Role Of HSPs In Ameliorating Deleterious Effect Of Thermal Stress In Animals | 4762
Journal of Biotechnology & Biomaterials
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Stress is a complex phenomenon which alters normal physiological equilibrium or homeostasis of animals. It is revealed
by inability of animal to cope with its environment, a phenomenon that is often reflected in the failure to achieve genetic
potential for production traits. Cells increase the expression of several classes of proteins in response to environmental stresses
such as heat shock. Heat shock proteins (HSP) are a class of functionally related proteins involved in the folding and unfolding
of other proteins. Heat shock proteins are present in cells under normal conditions but their expression is increased when cells
are exposed to elevated temperatures or other stress. Heat shock proteins family consists of many proteins which are classified as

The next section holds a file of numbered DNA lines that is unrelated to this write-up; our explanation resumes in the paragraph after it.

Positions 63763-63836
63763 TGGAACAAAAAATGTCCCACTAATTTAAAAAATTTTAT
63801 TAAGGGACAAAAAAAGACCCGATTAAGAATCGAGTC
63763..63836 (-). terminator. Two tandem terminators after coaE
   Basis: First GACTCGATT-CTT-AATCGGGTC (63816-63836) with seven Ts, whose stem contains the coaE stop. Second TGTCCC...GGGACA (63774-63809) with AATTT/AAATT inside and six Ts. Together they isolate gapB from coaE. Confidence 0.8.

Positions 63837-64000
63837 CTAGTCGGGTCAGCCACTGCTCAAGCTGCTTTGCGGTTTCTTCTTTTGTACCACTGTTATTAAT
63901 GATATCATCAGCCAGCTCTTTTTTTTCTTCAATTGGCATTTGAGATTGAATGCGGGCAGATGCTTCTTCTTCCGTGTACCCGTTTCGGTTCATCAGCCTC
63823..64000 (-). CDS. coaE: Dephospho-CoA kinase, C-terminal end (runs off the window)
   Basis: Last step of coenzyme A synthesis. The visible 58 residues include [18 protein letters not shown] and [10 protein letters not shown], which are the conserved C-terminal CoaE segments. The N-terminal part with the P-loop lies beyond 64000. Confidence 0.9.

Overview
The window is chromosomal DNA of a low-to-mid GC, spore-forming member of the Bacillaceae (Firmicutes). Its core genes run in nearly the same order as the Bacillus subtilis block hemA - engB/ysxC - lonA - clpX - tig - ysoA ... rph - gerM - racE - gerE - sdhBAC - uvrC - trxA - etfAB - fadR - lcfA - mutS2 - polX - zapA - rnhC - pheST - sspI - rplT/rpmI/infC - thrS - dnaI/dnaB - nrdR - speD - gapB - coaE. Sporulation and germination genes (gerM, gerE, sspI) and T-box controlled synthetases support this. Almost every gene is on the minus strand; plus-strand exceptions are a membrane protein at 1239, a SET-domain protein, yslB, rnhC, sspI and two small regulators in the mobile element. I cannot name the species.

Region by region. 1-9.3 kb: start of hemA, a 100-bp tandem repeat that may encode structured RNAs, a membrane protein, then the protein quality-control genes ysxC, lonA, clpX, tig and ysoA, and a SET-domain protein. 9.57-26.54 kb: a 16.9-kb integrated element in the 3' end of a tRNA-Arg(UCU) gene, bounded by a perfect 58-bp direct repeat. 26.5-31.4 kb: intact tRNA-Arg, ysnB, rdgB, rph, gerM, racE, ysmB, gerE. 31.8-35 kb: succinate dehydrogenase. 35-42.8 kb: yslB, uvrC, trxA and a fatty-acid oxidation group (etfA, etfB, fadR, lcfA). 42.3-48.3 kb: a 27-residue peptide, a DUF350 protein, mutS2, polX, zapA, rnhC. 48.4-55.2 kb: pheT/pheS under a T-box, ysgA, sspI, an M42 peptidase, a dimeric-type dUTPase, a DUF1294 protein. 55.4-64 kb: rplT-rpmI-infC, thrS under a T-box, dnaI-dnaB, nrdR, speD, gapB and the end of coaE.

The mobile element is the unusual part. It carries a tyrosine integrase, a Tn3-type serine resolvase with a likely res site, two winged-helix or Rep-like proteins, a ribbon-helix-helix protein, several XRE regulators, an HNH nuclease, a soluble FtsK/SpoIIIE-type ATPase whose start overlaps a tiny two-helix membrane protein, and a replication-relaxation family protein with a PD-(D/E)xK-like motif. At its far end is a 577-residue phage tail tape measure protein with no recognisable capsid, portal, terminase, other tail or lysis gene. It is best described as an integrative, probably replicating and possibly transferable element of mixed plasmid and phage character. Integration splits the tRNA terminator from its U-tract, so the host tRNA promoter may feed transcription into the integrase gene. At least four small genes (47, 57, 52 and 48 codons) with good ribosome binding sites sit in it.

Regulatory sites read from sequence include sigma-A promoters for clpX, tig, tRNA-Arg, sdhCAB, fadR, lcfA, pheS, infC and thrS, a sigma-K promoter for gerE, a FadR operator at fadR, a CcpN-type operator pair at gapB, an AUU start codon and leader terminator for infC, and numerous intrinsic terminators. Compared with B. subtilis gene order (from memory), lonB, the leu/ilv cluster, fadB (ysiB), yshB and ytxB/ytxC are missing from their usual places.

HSP110, HSP100, HSP90, HSP70, HSP60, HSP40, HSP10 and small HSP families. The principal heat-shock proteins that have
chaperone activity belong to five conserved classes: HSP33, HSP60, HSP70, HSP90, HSP100 and the small heat-shock proteins.
Some members of the HSP family are expressed at low to moderate levels in all organisms because of their essential role in
protein maintenance. These account for 1-2% of total protein in unstressed cells which increased to 4-6% of cellular proteins
when cells are exposed to heat stress. HSPs help in maintaining cellular homeostasis by three principal biochemical activities.-
1) Chaperonin activity 2) Regulation of cellular redox state 3) Regulation of protein turnover and they participate in numerous
functions including folding of newly synthesized proteins, transport of protein into cell compartment, disaggregation of protein
complexes and other functions.
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